A talkoot is voluntary, but I came across many negative comments and opinions yesterday in the internet forums, as the bygone weekend was the 'fall talkoot weekend' for many Finns. Some people felt social pressure about taking part in talkoot, some wrote they experienced not nice appeal or even demand to participate, some felt angry raking the leaves, dreaming of spending sunny day in the other way. I guess it depends on the people themselves, their neighbourhood relations, and the way of the talkoot arranging.

Wikipedia mukaan 'Talkoot eli talkootyö on perinteinen suomalainen naapuriavun muoto, johon liittyy vahva yhteisöllisyyden tunne'. Luulen että kaikki Suomalaiset tietävät talkoista, siis en kirjoita tästä suomeksi lisää, mutta luin eilen verkosta useita suomalaisten mielipiteitä talkoista, ja tuntuu että vahva yhteisöllisyyden tunne ei ole aina mukana:-).
Törmäsin mm. kommenttiin, että se oikeasti ei ole mitä niin vapaehtoista kuin annetaan ymmärtää. Joskus tuntuu että naapurit odottavat osallistumista talkoisiin, tai kutsuvat talkoisiin suoraan ja vielä epämukavalla tavalla. Joku toinen kirjoitti, että on ikävää haravoida lehtiä ja paiskaa työtä kun on kaunis ilma. Mukavampaa olisi nauttia kauniista syysilmasta vaikka kävelyn merkeissä.
Tilanne varmasti riippuu ihmisistä, heidän välisistä suhteista sekä talkojen järjestäjästä. 
Joku kirjoitti: 'Pakko ei ole kuin kuolla' ja se on totta. 

Thursday, October 25, 2012

Fallkulla Domestic Animal Farm

Fallkulla Domestic Animal Farm is a very nice place to go for a walk and to enjoy quiet countryside atmosphere.
It is surely interesting place to show to the children living in a city. You can see and stroke there cows, sheep, goats, horses, pigs, cats, rabbits and domestic birds. 
This place is also municipally owned youth centre, where young people actively take part in taking care of the animals. Here's link to Fallkulla's website in English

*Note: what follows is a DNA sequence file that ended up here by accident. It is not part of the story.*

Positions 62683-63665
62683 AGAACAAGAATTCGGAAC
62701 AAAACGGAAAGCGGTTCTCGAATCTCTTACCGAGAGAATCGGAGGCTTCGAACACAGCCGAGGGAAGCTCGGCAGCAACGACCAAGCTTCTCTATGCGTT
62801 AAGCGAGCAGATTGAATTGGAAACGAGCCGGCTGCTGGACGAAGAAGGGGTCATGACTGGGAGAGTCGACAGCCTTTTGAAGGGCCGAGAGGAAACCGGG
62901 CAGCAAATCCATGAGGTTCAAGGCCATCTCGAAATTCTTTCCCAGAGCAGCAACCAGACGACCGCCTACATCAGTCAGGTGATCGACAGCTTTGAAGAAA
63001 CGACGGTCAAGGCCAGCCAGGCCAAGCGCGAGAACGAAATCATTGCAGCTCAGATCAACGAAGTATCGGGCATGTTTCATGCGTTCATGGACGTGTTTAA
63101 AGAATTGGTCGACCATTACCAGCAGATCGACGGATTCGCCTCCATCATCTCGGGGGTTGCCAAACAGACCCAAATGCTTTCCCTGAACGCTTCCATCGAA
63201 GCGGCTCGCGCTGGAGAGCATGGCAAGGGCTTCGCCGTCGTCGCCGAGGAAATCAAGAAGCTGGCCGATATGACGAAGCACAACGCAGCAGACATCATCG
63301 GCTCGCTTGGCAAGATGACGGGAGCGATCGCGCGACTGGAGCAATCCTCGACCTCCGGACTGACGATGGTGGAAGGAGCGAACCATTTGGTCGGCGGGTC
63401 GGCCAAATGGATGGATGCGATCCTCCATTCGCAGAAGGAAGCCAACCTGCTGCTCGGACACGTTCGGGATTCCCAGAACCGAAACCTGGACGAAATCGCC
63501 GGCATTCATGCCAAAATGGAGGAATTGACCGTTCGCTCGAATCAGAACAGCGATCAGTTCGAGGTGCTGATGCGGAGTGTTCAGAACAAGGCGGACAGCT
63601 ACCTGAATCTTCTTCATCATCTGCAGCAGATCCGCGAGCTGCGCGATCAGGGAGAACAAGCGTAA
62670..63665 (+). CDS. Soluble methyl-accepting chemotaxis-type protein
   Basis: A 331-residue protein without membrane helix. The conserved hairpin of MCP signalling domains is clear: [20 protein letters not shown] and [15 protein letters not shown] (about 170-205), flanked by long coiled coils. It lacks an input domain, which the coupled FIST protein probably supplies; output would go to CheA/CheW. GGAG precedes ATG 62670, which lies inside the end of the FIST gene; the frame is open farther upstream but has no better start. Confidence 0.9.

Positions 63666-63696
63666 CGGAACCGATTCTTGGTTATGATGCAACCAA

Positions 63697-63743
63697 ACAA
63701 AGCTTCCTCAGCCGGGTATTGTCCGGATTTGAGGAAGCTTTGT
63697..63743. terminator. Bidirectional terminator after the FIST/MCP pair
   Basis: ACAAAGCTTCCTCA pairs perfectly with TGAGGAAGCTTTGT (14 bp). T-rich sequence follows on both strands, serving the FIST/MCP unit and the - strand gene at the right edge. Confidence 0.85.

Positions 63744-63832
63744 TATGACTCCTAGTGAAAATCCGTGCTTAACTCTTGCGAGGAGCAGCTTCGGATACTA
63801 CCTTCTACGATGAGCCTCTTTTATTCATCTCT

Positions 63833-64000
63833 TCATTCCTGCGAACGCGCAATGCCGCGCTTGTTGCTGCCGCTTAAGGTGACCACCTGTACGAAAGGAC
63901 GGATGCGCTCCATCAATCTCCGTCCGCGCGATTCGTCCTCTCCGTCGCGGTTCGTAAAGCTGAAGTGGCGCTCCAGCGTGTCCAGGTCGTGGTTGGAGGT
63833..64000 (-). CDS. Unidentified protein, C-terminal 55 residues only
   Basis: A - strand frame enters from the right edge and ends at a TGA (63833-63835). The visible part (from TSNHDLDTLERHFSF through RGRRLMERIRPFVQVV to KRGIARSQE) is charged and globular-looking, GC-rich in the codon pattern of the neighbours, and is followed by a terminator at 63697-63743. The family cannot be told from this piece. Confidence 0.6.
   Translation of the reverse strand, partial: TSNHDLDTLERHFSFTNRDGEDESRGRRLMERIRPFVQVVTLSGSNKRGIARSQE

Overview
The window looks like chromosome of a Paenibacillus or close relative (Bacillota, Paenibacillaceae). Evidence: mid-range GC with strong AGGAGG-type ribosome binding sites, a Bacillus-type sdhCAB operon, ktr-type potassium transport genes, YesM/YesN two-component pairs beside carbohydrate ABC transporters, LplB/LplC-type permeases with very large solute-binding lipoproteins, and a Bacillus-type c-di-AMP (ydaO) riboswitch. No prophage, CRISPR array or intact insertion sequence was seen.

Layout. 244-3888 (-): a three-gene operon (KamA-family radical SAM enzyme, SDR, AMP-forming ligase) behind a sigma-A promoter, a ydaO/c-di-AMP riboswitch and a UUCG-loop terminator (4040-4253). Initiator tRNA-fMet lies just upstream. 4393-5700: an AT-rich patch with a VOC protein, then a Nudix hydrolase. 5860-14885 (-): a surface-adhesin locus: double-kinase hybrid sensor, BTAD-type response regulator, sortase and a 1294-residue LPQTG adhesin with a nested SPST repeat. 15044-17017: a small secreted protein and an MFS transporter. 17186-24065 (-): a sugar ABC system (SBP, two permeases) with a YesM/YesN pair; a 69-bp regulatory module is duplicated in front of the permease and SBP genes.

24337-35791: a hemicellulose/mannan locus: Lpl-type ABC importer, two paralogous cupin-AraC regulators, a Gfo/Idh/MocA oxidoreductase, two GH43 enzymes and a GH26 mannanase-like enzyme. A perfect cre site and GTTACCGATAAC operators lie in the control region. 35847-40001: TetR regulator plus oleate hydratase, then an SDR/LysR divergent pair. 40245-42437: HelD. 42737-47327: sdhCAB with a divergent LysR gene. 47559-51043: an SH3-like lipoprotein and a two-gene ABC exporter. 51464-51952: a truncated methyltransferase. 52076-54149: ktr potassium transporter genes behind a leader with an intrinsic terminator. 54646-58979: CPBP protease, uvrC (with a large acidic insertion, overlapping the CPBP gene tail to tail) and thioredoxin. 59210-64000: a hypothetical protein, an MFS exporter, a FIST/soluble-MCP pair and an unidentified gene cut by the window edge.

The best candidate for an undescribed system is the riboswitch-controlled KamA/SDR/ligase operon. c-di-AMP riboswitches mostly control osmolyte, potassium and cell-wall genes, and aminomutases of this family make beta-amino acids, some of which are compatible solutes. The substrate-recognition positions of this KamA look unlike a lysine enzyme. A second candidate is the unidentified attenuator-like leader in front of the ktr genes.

Falkullan kotieläintila on hieno paikka mennä kavelylle, tutustua kotieläimiin, vaihtaa näköalaa, nauttia maaseudun rauhasta. Kaupungin lapsia se varmasti kiinnostaa. Voi nähdä ja silittää lehmiä, lampaita, vuohia, hevosia, possuja ja pupuja, sekä lintuja. Se on myös Helsingin kupungin nuorisoasiankeskuksen nuorisotalo missä nuoret voivat osallistua kotieläinten hoitamiseen. Tässä Falkulan kotisivut sekä blogi.

Sunday, October 21, 2012

Don't stress! Älä ota ressiä! Why Finns do not like letter 'S'?:-)

Stress is in Finnish stressi, but in colloquial language it is 'ressi'.
There's comon saying 'Älä ota ressiä' what literally means 'Don't stress' ... so letters 'st' go away.
Word 'rasittava' means 'stressfull', 'style' is 'tyyli', 'spinach' is 'pinaatti',
Stockholm is in Finnish Tukholma.
Colloquially people say: 'kato', not 'katso' as it should be. It means: 'Take a look!'
One day sth asked me: Can you play 'kössiä' and he meant 'squash'.
As you can see, letter 'S' goes away in every case.
Stockmann is established in 1862 Finnish famous, renowned store located in the very centre of Helsinki. The company Stockmann has nowadays over 700stores in 16countries. 
Name Stockmann comes from its founder's name Georg Franz Stockmann, German merchant from Lübeck.
In 2004 was founded Tokmanni discount-store chain. Nowadays it is Finland's largest and most diverse discount-store chain with 144 stores. Is its name accidently so close to Stockmann or it was purpose to make it more friendly to the Finnish customers, not only by the prices but also by the name? it's just my guess as I see the way how Finns change some of the words.

'Stress' on suomeksi 'stressi' mutta puhekiellessä se on 'ressi'. 
On myös käytössä sanonta 'Älä ota ressiä' .. siis ST lähtee pois.
Sana 'tyyli' luultavasti tuli englannin sanasta 'style', 'spinach' on suomeksi 'pinaatti', 
'Stockholm' on 'Tukholma'. Puhekielessä sanotaan 'kato' ei 'katso',
Muistan joskus jonkun kysyneen: 'pelaatko kössiä?' ja hän tarkoiti squashia!